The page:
The science available to us now is in the form of testing done by manufacturers in a lab.  Whether that testing is credible to you or not is the question.  Cynics will say such testing is rigged to make braces look more effective than they are.  Interesting hypothesis, but Leatt opened its books to Dr. John Bodnar of Asterisk who found the data compelling, and Leatt has made scientific transparency a cornerstone of its marketing effort.  I respect that.  You should, too, because when companies take the time to compile data and make it available for you to see, they are doing good.  When was the last time you bought a helmet based on the manufacturer's hard data about how the thing performs in multiple crash scenarios?  Unless you own a 6D, the answer is never.  That should change, and it probably will.  Leatt is actually ahead of the curve on this.

 

Dragon, I do like what you have to say.  But I am very much sceptical of the Leatt has produced is the way of their research.  I have read their white paper several times and have come to the conclusion in that they have found a single test, the pendulum swing, that they can pass and show minor reduction in forces.  Those forces are based on a single test using a very light 150# analog and they don not publish the velosities at which they gathered their data.  Their claimed reduction in forces are not going to be linear as the weight or the velosity of the analog increases.  There is a point at which the neck brace will fail and I want to know where that failure point is before I ever put a plastic collar around my neck.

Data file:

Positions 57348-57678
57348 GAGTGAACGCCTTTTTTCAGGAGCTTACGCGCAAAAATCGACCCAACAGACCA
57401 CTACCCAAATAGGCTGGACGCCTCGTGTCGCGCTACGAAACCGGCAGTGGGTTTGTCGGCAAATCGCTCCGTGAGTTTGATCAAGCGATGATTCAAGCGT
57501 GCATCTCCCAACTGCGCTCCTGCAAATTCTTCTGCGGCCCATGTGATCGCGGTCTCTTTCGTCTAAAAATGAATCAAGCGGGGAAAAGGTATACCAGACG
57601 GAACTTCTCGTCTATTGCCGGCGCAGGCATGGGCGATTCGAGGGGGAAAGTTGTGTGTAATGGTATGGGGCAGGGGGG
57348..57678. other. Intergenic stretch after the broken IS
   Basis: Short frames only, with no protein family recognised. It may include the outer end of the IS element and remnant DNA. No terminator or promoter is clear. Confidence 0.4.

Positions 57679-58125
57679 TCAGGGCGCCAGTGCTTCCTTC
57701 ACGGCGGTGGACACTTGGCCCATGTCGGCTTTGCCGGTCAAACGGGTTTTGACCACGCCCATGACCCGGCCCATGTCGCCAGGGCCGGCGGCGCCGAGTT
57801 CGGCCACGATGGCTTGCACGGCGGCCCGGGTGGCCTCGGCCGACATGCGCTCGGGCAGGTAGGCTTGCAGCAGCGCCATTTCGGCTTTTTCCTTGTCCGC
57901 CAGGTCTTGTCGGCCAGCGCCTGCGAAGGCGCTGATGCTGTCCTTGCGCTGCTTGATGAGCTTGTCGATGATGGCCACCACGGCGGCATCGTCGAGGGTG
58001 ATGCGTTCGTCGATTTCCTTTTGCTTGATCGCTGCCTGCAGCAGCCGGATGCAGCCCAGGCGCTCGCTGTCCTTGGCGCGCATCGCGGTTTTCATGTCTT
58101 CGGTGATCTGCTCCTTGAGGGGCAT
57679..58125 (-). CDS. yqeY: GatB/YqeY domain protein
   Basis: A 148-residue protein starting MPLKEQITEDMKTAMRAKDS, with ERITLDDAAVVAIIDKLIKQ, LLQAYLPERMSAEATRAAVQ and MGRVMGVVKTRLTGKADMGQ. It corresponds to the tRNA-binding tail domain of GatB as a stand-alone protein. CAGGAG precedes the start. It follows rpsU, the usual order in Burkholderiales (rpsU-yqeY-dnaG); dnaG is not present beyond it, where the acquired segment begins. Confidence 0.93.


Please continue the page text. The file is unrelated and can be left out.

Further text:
I have watch the video of your son crashing dosens of times frame by frame.  Then seeing the damage that was caused to his neck brace, should be more than enough to scare you into throwing the current batch of neck braces away until there is something better made.

I agree with a lot of your philosophy.  Tracing from the event to the cause opens up huge doors for a subjective interpretation of the data.  In historical analysis, this is called a priori thinking, or "not in sequence, not priority" thinking.  You must be able to construct the cause in order to view the effect accurately, otherwise your data will always be skewed.